Ron Paul Supporter Likely Violated Military Regulations By Speaking At Rally
If you watched Ron Paul’s victory speech last night, you likely caught the sight of Corporal Jesse Thorsen speaking on behalf of Paul, at Paul’s invitation. That invitation came about, apparently, because Thorsen’s interview on CNN earlier in the night, also in uniform, had been cut short for some reason. Here’s the video of Thorsen’s appearance on stage, via HuffPo:
Well, it turns out that Thorsen most likely violated Defense Department regulations regarding political activity while appearing in uniform:
(CNN) – Ron Paul spent Tuesday heralding his support among members of the military, but one active-duty supporter may be in trouble after lauding Paul on stage while wearing his Army uniform.
Army Cpl. Jesse Thorsen spoke during Paul’s speech at his headquarters in Ankeny, Iowa, Tuesday night. Paul invited Thorsen to speak on stage after a technical glitch cut short an earlier live interview on CNN.
Guidelines laid out in the federal Hatch Act specifically prohibit uniformed members of the military from making political speeches or taking official roles on political campaigns. Members of the military are permitted to attend political rallies, but must not be wearing their uniform while in attendance. On stage with Paul, Thorsen was wearing green Army fatigues.
On Tuesday evening, Paul Rieckhoff, executive director and founder of the veterans’ advocacy organization Iraq and Afghanistan Veterans of America, wrote on his Facebook page that Thorsen would likely be reprimanded.
“The soldier that spoke tonight on behalf of Ron Paul is gonna be in a bit of trouble,” Rieckhoff said. “Politics in uniform is a big no-go. And Paul and his campaign should know better. Troops are bound by the (Uniform Code of Military Justice).”
Kate Shephard points out the regulation in question:
the appearance likely violated the protocols for service members included in Defense Department Directive 1344.10, which states explicitly that they are not to participate in political rallies as anything more than spectators. And if they do attend a political function, they’re not supposed to do so in uniform.
Active-duty service members can “register, vote, and express a personal opinion on political candidates and issues, but not as a representative of the Armed Forces,” the directive states. It also stipulates:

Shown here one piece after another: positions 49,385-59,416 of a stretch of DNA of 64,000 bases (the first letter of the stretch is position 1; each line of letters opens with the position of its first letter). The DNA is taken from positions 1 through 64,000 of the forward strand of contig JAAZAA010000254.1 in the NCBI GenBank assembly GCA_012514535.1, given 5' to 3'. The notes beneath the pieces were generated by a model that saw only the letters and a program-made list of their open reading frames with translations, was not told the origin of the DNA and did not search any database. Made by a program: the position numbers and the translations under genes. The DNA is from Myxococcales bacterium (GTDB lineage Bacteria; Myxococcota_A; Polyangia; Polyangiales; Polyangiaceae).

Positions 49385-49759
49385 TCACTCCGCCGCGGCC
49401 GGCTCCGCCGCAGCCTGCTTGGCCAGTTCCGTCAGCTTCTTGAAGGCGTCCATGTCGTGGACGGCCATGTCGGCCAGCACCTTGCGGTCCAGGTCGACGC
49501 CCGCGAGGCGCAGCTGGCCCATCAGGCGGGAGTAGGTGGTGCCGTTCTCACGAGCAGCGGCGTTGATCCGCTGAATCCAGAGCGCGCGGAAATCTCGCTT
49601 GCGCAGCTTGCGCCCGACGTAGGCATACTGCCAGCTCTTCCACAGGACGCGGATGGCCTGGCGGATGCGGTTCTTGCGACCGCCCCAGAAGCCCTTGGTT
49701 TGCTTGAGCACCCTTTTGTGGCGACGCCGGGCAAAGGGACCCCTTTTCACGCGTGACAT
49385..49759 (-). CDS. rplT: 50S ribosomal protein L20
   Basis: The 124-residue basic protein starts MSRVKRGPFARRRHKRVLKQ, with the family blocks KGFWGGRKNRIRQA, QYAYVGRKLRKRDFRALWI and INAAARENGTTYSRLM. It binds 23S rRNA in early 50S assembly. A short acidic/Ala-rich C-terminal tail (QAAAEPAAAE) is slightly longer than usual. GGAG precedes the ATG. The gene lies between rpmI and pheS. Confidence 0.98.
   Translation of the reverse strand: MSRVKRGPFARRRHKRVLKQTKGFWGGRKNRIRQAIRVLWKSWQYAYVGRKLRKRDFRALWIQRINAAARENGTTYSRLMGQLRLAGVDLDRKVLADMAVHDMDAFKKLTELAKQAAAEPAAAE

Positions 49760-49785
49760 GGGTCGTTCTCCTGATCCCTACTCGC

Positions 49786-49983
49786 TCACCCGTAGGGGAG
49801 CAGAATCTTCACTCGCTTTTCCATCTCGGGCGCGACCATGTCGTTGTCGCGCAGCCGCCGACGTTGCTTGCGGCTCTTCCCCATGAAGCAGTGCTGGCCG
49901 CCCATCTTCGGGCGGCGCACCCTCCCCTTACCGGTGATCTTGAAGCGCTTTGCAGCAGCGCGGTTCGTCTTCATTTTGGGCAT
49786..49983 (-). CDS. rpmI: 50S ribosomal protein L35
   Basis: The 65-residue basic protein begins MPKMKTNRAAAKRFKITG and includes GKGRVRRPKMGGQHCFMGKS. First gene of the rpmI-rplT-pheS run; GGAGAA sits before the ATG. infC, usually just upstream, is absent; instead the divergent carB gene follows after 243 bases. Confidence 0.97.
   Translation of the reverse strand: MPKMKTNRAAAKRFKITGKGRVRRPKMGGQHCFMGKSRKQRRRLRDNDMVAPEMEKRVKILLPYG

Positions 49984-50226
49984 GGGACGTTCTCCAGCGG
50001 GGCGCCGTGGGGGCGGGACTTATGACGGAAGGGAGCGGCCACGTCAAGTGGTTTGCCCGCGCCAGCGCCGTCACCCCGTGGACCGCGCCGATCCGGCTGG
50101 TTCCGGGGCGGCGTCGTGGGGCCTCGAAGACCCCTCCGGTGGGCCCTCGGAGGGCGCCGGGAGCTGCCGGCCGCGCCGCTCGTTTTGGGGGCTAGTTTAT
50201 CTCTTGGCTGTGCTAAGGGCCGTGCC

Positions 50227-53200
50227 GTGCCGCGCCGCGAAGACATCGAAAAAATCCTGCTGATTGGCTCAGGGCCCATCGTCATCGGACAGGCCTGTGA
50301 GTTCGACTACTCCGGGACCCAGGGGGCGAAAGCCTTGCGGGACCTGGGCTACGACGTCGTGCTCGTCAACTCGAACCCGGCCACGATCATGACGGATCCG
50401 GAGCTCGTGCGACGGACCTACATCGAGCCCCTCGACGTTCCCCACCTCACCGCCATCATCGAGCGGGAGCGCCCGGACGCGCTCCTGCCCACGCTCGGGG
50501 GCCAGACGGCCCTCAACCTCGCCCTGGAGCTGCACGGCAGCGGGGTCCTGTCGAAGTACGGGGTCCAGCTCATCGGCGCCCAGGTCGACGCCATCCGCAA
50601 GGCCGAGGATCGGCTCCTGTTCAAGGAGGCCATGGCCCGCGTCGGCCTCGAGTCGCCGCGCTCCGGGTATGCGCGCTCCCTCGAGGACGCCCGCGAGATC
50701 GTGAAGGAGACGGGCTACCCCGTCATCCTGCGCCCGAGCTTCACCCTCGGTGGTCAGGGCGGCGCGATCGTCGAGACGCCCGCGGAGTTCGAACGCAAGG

4.1.2. A member of the Armed Forces on active duty shall not:
220.127.116.11. Participate in partisan political fundraising activities (except as permitted in subparagraph 18.104.22.168.), rallies, conventions (including making speeches in the course thereof), management of campaigns, or debates, either on one’s own behalf or on that of another, without respect to uniform or inference or appearance of official sponsorship, approval, or endorsement. Participation includes more than mere attendance as a spectator.
And it says that service-members shall not:
22.214.171.124. Speak before a partisan political gathering, including any gathering that promotes a partisan political party, candidate, or cause.
126.96.36.199. Participate in any radio, television, or other program or group discussion as an advocate for or against a partisan political party, candidate, or cause.
It would seem that Thorsen’s actions are a flagrant violation of the regulations, and one military law specialist agrees
“My immediate reaction, upon watching Congressman Paul’s event, was that the soldier in question was in flagrant violation of department of defense regulations,” said Eugene Fidell, who teaches military justice at Yale Law School. “Lord knows there are people in the military, as in the rest of American society, who have very strong feelings about who is elected president. But the tradition is the military stays out of partisan politics.”
The issue wasn’t necessarily showing up in uniform; it was speaking out at a partisan political gathering. “If he was on active duty, it wouldn’t matter if he was wearing a Santa Claus costume or his birthday suit,” said Fidell. “Wearing the uniform only makes it worse.”
One would have thought someone on Paul’s staff, or Thorsen himself, would have known better.